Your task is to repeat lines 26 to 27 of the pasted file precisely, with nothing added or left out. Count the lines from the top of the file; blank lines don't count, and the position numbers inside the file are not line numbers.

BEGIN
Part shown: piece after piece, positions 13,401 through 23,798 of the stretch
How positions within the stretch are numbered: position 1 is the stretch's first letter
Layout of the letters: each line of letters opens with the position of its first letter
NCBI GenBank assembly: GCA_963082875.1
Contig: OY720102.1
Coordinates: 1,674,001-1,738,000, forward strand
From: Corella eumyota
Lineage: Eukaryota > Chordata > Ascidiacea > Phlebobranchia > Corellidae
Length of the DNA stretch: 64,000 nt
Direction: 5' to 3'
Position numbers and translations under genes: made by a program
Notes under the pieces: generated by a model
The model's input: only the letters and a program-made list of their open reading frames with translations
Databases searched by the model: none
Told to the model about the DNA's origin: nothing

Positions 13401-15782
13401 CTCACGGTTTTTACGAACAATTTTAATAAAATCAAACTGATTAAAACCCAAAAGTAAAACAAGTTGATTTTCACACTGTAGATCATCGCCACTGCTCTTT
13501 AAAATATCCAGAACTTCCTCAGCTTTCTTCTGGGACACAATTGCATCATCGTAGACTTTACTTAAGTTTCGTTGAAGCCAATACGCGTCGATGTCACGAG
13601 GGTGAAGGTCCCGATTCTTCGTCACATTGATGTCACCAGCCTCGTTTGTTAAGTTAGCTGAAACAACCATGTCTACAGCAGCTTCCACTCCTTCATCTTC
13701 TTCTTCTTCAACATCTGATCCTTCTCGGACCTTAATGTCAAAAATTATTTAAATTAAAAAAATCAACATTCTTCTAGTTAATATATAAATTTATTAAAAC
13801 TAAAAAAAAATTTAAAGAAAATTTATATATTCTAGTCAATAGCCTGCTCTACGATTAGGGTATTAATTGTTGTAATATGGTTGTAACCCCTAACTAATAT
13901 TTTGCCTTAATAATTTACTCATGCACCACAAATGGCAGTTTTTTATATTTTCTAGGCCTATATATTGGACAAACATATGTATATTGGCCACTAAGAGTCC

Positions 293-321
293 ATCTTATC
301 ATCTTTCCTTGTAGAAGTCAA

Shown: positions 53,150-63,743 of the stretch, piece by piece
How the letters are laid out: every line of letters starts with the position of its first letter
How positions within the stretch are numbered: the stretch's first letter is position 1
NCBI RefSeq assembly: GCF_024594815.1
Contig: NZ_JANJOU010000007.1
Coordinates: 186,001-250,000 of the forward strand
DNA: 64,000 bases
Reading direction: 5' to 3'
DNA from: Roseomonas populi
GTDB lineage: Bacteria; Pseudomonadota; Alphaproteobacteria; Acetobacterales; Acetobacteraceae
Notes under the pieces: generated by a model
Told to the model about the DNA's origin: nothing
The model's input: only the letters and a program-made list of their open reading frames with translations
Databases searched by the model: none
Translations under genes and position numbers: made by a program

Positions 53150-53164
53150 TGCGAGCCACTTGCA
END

Shown: positions 53,150-63,743 of the stretch, piece by piece
How the letters are laid out: every line of letters starts with the position of its first letter